So, you’re building a small business with only the proverbial wing and prayer to keep you aloft.
What are you most intensely focused on?
If your response is “stretching my shoestring budget,” “establishing processes that work,” or (the biggie) “making money,” you’re not alone.
But according to Joseph Callaway, all of those answers are wrong.
Anything that takes your focus off the customer, he says, puts your fledgling business in harm’s way.
“Whatever industry you’re in, success boils down to this: attracting enough customers and keeping them coming back — with interest!” says Callaway, who, along with his wife, JoAnn, is the author of the new book Clients First: The Two Word Miracle.
“When you’re growing a small business, you can’t afford to disappoint customers, or even offer them a good-enough experience. You have to ‘wow’ them every time, which means giving them the first fruits of your time, energy, creativity and focus.”
“And here’s the payoff,” he adds. “When you succeed in putting your clients first, you will find that everything else — growth, a positive reputation and financial security — all fall into place.”
The Callaways’ book describes how they had their “Clients First” revelation, and how it has impacted their professional and personal lives.
It also gives readers step-by-step advice on how to put their own customers first, as well as why each one works.
“Living and working this way is not easy,” Callaway admits. “Putting your customers’ interests ahead of your own — every time — will seem counterintuitive, risky and sometimes even frightening, especially at first. Eventually, though, keeping your commitment to Clients First will start to feel more natural. And by that point, the benefits, rewards, satisfaction and success will be rolling in — and you’ll be proud of the person and professional you’ve become.”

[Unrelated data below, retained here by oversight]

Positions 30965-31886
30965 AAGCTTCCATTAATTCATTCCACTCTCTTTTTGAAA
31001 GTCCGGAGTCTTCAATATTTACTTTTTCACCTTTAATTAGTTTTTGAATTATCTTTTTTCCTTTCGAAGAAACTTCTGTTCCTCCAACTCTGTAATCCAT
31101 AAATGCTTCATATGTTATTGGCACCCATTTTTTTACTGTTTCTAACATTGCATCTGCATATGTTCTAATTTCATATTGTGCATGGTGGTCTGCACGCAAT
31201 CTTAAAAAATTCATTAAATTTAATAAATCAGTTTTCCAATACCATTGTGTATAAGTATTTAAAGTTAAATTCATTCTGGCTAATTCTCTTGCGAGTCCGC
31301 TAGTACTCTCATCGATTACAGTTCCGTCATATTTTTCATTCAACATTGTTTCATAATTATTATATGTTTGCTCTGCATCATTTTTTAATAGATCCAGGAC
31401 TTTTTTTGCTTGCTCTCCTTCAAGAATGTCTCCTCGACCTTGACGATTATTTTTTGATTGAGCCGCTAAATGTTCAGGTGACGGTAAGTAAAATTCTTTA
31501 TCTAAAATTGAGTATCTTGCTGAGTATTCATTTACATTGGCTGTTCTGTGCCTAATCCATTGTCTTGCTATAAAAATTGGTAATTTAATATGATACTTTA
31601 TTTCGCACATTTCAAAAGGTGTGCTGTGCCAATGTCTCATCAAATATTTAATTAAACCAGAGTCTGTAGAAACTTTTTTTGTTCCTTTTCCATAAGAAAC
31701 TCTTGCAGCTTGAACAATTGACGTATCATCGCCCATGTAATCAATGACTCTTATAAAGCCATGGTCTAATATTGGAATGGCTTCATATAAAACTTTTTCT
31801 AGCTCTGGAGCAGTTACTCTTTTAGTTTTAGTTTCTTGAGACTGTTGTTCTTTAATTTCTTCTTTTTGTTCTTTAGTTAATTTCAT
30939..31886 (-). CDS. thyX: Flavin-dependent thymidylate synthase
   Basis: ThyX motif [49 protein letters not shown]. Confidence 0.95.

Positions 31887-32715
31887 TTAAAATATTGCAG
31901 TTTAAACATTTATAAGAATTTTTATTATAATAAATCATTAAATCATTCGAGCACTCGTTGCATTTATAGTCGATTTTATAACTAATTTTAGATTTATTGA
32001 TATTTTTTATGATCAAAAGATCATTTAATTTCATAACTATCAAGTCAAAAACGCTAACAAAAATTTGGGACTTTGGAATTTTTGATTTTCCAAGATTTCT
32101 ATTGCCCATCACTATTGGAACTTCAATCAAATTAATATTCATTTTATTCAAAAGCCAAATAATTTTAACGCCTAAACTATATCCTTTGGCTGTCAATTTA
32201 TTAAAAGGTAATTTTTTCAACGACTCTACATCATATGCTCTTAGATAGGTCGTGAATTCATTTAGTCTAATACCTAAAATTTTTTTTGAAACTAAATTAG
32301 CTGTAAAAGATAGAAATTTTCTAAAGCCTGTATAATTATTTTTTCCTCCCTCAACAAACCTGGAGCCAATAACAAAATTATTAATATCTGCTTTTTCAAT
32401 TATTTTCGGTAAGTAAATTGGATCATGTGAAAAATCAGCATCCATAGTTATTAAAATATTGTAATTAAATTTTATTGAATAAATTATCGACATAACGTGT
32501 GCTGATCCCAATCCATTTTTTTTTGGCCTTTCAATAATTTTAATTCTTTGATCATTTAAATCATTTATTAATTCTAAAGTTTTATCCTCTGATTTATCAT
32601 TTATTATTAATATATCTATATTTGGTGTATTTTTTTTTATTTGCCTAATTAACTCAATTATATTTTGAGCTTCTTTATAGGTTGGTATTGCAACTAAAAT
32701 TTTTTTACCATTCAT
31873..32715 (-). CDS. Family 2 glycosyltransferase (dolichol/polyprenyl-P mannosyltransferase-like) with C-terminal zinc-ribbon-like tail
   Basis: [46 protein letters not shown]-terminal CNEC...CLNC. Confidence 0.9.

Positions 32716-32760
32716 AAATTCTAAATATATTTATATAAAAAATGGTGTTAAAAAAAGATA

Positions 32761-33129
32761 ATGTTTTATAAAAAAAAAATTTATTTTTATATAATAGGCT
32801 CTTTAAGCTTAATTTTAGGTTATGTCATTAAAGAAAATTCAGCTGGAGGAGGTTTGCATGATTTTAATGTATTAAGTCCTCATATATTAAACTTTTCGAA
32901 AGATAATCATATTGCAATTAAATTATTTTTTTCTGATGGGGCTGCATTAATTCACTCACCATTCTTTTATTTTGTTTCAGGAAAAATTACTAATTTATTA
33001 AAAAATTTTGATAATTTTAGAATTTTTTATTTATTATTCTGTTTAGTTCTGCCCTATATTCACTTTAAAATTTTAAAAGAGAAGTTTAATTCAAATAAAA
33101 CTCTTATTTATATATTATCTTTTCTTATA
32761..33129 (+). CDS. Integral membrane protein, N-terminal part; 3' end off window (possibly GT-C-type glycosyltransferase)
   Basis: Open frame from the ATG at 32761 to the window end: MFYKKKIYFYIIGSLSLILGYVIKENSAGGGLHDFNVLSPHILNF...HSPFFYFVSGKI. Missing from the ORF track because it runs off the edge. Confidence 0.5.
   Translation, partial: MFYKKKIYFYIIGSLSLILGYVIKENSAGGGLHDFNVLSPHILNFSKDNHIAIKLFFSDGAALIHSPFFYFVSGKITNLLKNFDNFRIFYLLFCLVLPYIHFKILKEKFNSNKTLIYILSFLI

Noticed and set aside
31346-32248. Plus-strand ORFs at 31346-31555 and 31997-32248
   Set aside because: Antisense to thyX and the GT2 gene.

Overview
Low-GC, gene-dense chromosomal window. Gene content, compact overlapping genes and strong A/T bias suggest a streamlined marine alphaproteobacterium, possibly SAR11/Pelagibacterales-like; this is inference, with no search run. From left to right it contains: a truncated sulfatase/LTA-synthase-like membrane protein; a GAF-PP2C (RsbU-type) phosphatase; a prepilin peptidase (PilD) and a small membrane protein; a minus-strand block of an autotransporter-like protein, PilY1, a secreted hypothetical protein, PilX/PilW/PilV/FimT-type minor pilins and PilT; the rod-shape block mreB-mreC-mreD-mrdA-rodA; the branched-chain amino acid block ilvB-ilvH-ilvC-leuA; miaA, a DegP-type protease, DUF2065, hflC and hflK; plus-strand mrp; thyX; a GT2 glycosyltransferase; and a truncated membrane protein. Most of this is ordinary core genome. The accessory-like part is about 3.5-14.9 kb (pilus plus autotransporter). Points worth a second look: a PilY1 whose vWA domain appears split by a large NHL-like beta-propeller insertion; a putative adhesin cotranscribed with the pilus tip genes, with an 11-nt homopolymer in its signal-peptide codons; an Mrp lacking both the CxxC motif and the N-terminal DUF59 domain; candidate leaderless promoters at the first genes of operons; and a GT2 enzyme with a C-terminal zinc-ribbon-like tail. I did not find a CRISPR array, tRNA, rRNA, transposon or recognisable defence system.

Callaway shares a “dirty dozen” tips that might not be obvious … but that will help you to put clients (and competitors and employees) first so that your small business can grow and prosper:
Change your thinking about why you exist.
If you go into work thinking, “How do I make money?” you’re already off on the wrong foot.
As Callaway has pointed out, what you need to be thinking is, “How do I serve others?”
Callaway admits that taking your focus away from the bottom line may feel uncomfortable at first.
Yet, ironically, it changes everything for the better.
“Consciously putting your own best interests in second place goes against the grain of human nature,” admits Callaway. “But you will find that when you focus on how best to serve clients, tough decisions make themselves. If it serves the client, you do it. If it doesn’t, you don’t. This neutralizes moral dilemmas and really simplifies your life. And it almost always has a miracle effect on your growth and success.”
Take your business personally.
Never let the words “it’s just business” cross your mind — and certainly not your lips.
This old standby phrase is simply not true, especially to a client who feels as though he has been belittled, treated coldly, pushed away or used.
Remember, to truly serve, you have to care.
When you keep yourself at arm’s length, you can’t give your clients 100 percent … and you give them an incentive to take their business elsewhere.
“Do you see your clients as sources of income, or do you see them as actual human beings with likes, preferences, quirks and stories?” Callaway asks. “People want to do business with individuals they like — and they like people who like them! Make a deeper connection with your clients by asking about their kids, their pets, their hobbies and their jobs or businesses. You’ll find that most of them are just like you: filled with worries, hopes and dreams. Once you get familiar with and invested in these things, you’ll work that much harder on each client’s behalf, and you’ll earn their loyalty in the process.”